In this WSB newsfilm clip from the Georgia House of Representatives in Atlanta, Georgia on January 19, 1961, House clerk Glenn Wilson Ellard reads the report of a special committee on integration at the University of Georgia to the legislative body. The audio portion of the clip fades out at several points. Speaker of the House George L. Smith appointed the special committee "to investigate and ascertain the incidents which were precipitated by the entrance of two Negro students to the University of Georgia, Athens." The recorded sections of the report cover classes, demonstrations, and students, and include a petition signed by university faculty and statements and responses of Dr. Harmon W. Caldwell, Chancellor of the University System and of Robert O. Arnold, chair of the Board of Regents.
According to the report, newsmen who were on campus to witness and record the school's integration interfered with classes; on January 19, as many as thirty newsmen followed African American students Charlayne Hunter and Hamilton Holmes on campus. After contacting press associations about reporters' behavior, the university was assured of better behavior. The report details several campus demonstrations, including the January 11 riot at Hunter's dorm, Myers Hall, that resulted in minor injuries to several people and the suspension of Hunter and Holmes. The report also highlights the committee's concern that university officials were limiting students' rights to demonstrate and express opinions. Questions and statements between representative George B. Brooks, chair of the special committee and representative for Oglethorpe County, and Chancellor Caldwell focus on the university's regulations of student speech. Next, Ellard reads a portion of a resolution signed by over three hundred faculty members condemning violence and calling for the reinstatement of Hunter and Holmes, who were suspended following the January 11 riot "for their own safety." Ellard finishes by reading questions and statements between committee secretary Hiram K. Undercofler of Sumter County and Robert O. Arnold of the Board of Regents addressing university polices toward students. The full-text of this committee report may be found in the House Journal for this date.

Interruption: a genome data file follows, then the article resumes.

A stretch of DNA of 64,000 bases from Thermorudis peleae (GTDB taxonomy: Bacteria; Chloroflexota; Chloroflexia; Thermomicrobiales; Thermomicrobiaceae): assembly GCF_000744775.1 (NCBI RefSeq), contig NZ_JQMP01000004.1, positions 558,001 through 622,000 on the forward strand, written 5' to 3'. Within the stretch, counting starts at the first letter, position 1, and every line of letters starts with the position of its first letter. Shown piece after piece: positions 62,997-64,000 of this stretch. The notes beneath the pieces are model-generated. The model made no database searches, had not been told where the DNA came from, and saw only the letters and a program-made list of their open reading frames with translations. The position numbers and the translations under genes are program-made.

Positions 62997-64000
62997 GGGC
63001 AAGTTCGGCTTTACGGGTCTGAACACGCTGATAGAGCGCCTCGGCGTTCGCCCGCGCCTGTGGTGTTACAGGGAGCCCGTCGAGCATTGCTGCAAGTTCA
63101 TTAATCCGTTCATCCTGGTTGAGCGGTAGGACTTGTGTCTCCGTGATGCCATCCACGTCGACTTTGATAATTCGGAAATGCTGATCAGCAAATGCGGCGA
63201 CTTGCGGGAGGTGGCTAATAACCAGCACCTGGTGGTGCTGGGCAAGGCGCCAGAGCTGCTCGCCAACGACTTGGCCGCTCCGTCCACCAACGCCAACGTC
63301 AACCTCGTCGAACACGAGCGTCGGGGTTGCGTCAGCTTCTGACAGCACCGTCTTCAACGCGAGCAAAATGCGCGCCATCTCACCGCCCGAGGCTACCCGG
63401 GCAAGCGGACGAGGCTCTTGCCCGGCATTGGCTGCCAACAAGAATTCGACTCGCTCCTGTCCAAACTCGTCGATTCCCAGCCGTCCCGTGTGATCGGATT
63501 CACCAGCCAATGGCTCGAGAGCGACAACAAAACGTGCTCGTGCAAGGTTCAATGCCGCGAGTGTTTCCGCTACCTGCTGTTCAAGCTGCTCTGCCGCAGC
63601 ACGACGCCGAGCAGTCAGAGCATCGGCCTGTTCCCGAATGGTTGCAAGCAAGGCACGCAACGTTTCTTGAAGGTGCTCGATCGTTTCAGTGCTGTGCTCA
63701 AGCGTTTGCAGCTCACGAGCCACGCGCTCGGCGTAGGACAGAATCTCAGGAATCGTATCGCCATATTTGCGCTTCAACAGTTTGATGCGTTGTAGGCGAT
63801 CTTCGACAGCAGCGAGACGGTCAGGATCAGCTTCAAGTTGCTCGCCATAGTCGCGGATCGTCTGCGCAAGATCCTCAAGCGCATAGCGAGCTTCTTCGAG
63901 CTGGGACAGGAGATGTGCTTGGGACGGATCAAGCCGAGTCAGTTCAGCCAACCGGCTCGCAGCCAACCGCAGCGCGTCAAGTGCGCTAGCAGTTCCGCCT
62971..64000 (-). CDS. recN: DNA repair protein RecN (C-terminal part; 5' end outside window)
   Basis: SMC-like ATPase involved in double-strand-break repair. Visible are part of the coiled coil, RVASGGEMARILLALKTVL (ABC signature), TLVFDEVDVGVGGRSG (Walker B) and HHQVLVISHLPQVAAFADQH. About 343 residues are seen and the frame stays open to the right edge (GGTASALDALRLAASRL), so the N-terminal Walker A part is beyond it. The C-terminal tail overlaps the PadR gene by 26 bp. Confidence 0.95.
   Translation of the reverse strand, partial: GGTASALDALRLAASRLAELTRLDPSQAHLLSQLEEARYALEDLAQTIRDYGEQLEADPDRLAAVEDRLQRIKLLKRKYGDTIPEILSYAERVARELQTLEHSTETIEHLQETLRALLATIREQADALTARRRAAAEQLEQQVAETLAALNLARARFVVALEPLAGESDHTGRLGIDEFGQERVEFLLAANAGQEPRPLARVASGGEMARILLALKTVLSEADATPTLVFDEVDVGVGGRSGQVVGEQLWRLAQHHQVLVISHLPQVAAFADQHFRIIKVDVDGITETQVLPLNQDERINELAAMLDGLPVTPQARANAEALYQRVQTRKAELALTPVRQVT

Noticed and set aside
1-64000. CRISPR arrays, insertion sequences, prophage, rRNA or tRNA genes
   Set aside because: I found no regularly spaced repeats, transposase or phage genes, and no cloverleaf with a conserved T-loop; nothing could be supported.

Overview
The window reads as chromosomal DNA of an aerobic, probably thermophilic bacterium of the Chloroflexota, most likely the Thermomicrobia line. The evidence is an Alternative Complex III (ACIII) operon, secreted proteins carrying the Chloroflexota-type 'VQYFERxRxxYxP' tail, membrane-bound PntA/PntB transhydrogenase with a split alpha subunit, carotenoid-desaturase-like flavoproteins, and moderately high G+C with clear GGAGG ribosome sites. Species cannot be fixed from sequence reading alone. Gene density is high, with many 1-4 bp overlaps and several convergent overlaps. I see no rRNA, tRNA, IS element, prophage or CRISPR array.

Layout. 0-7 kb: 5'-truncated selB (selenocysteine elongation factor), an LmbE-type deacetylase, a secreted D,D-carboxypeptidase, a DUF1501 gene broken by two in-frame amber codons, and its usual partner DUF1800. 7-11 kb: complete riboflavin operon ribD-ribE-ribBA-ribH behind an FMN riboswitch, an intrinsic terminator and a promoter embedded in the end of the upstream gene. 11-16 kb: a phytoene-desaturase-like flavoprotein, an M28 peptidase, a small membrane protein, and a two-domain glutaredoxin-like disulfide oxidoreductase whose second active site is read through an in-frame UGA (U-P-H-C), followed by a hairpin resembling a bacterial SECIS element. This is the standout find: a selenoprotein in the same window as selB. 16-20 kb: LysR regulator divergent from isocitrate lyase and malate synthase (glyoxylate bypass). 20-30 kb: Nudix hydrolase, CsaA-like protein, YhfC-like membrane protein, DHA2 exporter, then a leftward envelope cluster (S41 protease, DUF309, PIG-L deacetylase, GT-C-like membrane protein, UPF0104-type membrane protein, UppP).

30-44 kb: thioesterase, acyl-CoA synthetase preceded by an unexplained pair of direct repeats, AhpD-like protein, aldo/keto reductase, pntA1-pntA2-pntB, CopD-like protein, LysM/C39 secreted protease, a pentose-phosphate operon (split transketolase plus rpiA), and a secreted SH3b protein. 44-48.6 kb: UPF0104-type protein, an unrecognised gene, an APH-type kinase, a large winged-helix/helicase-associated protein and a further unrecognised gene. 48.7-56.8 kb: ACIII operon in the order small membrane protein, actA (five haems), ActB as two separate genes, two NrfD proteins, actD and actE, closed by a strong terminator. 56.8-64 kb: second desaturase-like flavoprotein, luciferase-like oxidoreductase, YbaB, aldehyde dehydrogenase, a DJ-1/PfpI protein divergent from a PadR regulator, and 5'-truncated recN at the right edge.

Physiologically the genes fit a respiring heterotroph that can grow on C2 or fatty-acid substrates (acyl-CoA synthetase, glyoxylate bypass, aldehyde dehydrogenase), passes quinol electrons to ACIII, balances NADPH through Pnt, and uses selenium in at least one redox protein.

Charlayne Hunter and Hamilton Holmes first applied to the University of Georgia in July 1959. University officials claimed "lack of space" and refused to admit the two African American students for several quarters. In the fall of 1960, African American attorneys Donald Hollowell, Constance B. Motley, and Horace T. Ward filed a federal lawsuit seeking admission for the two students. Federal judge William A. Bootle on January 6, 1961 ordered the university to admit the two students, ending the university's segregation. Holmes and Hunter registered for classes January 9, and attended their first classes on campus January 11. White students and citizens rioted on January 11 following a basketball game where the University of Georgia team lost to Georgia Tech, leading to the suspension of Hunter and Holmes and their return to Atlanta. Some of the white students who were arrested during the riot were also suspended, leading other legislators to propose bills paying their tuition at other institutions. On January 13, judge Bootle ordered the university to readmit the two students, and they returned to classes January 16.
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The Civil Rights Digital Library received support from a National Leadership Grant for Libraries awarded to the University of Georgia by the Institute of Museum and Library Services for digital conversion and description of the WSB-TV Newsfilm Collection.
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Cite as: WSB-TV newsfilm clip of Georgia House of Representatives clerk Glenn Wilson Ellard reading a committee report regarding integration at the University of Georgia in Atlanta, Georgia, 1961 January 19, WSB-TV newsfilm collection, reel 0968, 00:00/14:02, Walter J. Brown Media Archives and Peabody Awards Collection, The University of Georgia Libraries, Athens, Ga, as presented in the Digital Library of Georgia.